The International Civil Aviation Organization develops and disseminates standards and recommended practices (SARPs) that are contained in 18 Annexes. The catastrophic industrial accident that happened across many aviation and other related industry led to the development of safety management system.

While the drivers for the development of safety management systems internationally had been catastrophic industrial accidents with widespread social impacts, in Australia, regulatory activity focussed on generic workplace health and safety management. Two Australian standards relating to the design, implementation and on- going maintenance of generic occupational health and safety management systems were developed in the late 1990s and published in the year 2000. First, Australian Standard AS4801 Occupational Health and Safety Management Systems Specification with Guidance for Use provide the detailed specification, and AS4804 Occupational Health and Safety Management Systems.

General Guidelines on Principles, Systems and Supporting Techniques provides more general guidance. These standards were heavily influenced by previous directives in the UK and Europe and explicitly aligned with the International Organization for Standardization standard ISO 9000 Quality Management suite of management systems standards. The standards for safety management systems are designed such that they mirror many components of the ISO 9000 series of standards pertaining to quality management systems and the ISO 14000 series of standards pertaining to environmental management systems. Indeed, for some time organisations have sought integration of their management systems in order to gain efficiencies and avoid duplication of processes across an organisation. Even given the very different demands of managing the risks of workplace injury compared to the risks associated with low-probability high-consequence (LP/HC) transportation accidents, the overarching structures, individual components, and major functionality of safety management systems have remained very similar, regardless of industrial context.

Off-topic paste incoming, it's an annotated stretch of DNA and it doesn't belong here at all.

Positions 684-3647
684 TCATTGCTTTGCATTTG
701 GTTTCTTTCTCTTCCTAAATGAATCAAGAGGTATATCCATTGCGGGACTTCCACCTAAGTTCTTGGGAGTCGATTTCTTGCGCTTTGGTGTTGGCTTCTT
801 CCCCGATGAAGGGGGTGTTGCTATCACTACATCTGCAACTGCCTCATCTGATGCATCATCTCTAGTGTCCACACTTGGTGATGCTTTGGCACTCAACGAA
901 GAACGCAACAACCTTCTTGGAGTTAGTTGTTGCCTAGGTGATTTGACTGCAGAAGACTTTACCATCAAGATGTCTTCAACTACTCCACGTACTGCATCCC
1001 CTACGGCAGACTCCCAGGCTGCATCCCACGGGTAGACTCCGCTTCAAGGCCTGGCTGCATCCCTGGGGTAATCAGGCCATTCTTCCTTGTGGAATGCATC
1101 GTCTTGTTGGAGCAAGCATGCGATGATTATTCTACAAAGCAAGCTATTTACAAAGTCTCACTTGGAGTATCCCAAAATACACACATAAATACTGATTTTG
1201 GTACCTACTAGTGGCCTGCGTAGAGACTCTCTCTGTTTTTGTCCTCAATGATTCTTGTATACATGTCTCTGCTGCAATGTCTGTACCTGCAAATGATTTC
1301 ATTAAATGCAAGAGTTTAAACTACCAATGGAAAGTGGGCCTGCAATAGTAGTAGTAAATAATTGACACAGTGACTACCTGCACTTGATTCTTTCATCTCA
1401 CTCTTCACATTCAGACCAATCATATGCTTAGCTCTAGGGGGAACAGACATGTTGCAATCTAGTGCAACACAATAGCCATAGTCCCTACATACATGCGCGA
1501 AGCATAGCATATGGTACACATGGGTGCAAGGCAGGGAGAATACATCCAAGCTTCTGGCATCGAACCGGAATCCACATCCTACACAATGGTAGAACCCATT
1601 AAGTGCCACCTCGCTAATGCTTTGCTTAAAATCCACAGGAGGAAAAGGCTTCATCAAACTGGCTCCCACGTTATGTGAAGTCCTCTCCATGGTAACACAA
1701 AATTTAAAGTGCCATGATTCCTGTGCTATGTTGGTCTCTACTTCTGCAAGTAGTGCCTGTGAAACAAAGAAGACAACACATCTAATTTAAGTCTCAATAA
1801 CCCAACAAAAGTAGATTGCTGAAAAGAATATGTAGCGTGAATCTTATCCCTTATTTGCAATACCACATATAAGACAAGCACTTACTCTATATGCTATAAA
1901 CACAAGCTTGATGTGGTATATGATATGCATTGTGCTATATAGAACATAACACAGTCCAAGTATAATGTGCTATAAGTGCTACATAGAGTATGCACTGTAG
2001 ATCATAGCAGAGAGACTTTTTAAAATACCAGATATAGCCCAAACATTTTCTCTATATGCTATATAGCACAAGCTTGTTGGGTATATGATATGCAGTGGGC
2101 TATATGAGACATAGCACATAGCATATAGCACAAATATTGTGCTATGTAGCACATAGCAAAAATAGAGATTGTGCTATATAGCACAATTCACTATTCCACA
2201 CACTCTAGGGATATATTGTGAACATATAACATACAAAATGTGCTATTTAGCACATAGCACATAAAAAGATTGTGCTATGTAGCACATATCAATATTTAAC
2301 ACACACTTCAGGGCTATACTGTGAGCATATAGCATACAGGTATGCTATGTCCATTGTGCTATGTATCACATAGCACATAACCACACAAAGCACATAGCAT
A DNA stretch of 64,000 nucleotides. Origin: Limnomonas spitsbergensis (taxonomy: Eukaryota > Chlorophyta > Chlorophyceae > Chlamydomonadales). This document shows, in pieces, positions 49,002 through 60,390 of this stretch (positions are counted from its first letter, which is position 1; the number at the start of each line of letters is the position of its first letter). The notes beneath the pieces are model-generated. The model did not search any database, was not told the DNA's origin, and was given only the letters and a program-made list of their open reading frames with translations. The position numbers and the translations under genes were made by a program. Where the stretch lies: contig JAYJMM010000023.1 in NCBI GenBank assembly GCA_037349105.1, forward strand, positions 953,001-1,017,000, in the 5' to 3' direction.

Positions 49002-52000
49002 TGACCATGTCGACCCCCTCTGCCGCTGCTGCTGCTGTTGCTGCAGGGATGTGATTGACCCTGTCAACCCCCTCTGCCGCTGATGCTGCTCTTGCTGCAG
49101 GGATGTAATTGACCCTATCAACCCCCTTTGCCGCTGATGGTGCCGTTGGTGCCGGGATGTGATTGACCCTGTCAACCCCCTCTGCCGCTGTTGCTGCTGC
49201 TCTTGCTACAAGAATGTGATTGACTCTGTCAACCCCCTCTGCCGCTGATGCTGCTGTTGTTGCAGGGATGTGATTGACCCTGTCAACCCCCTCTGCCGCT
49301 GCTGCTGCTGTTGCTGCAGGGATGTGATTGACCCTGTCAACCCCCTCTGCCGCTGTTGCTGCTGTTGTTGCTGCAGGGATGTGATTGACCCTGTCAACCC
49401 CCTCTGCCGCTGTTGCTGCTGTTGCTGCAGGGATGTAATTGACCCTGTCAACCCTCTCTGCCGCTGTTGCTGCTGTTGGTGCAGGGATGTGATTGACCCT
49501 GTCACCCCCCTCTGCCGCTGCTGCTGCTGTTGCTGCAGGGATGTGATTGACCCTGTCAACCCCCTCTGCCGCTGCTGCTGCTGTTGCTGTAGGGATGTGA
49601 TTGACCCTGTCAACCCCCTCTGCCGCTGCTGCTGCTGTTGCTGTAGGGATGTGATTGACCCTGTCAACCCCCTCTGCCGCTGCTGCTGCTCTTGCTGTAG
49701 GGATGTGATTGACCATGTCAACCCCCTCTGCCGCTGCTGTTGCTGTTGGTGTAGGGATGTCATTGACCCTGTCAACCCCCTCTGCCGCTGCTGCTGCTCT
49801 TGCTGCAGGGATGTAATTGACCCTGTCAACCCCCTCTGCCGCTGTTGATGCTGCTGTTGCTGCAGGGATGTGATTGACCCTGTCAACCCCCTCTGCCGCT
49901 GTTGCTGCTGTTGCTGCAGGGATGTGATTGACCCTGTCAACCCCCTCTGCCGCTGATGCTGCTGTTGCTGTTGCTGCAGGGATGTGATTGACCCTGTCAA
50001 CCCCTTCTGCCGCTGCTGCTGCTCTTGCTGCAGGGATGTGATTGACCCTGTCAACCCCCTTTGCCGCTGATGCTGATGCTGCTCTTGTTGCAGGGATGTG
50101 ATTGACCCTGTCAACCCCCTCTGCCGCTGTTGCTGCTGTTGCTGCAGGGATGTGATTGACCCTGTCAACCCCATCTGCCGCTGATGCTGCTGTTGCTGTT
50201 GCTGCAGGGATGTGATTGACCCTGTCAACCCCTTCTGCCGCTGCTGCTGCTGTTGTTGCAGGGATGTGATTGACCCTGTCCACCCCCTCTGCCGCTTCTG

Conclusions

The international safety management system (SMS) standards and requirements are structured mainly as objective regulations. SMS are created in a way to emphasize more on what has to be done and how to do it. The main objective of the development of SMS is to create standards with organizations across all kind of industries. The SMS standards are designed to enable the operators of industry and service providers to integrate and develop the safety management practices into their individual operational models for the well being of employees and the company as a whole

Although Safety management system builds upon an organization’s existing safety processes, it is different from the traditional approaches. One of the key differences is that SMS takes a proactive and predictive approach to safety management it goes beyond prescriptive audits and checklist-based inspections to develop procedures and indicators that anticipate safety risks. Safety management system spreads responsibility for safe processes throughout all levels and segments of the organization. This increase in the number of people watching for safety issues makes it less likely that a hazard will go undetected and possibly lead to an accident. Each SMS implementation will have its own customized set of layers that synchronize to create the safety culture of SMS. Each slice has holes that represent the potential for a safety hazard to go unnoticed, because the layer does not deal with that type of hazard, or due to human error.

However, when these layers are integrated by SMS principles, it becomes less likely that a hazard makes it through all the levels without being identified and mitigated as Reason (1997) mentioned on his theory of active and latent. Finally safety management system recognizes that human and organizational errors can never be completely eliminated and seeks to reduce them by developing a safety-oriented culture. Which means emphases on eliminating hazardous conditions before they can become something more serious.

References
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  • Chang, J. I., & Liang, C. L. (2009). Performance evaluation of process safety management systems of paint manufacturing facilities. Journal of Loss Prevention in the Process Industries, 22 (4), 398-402.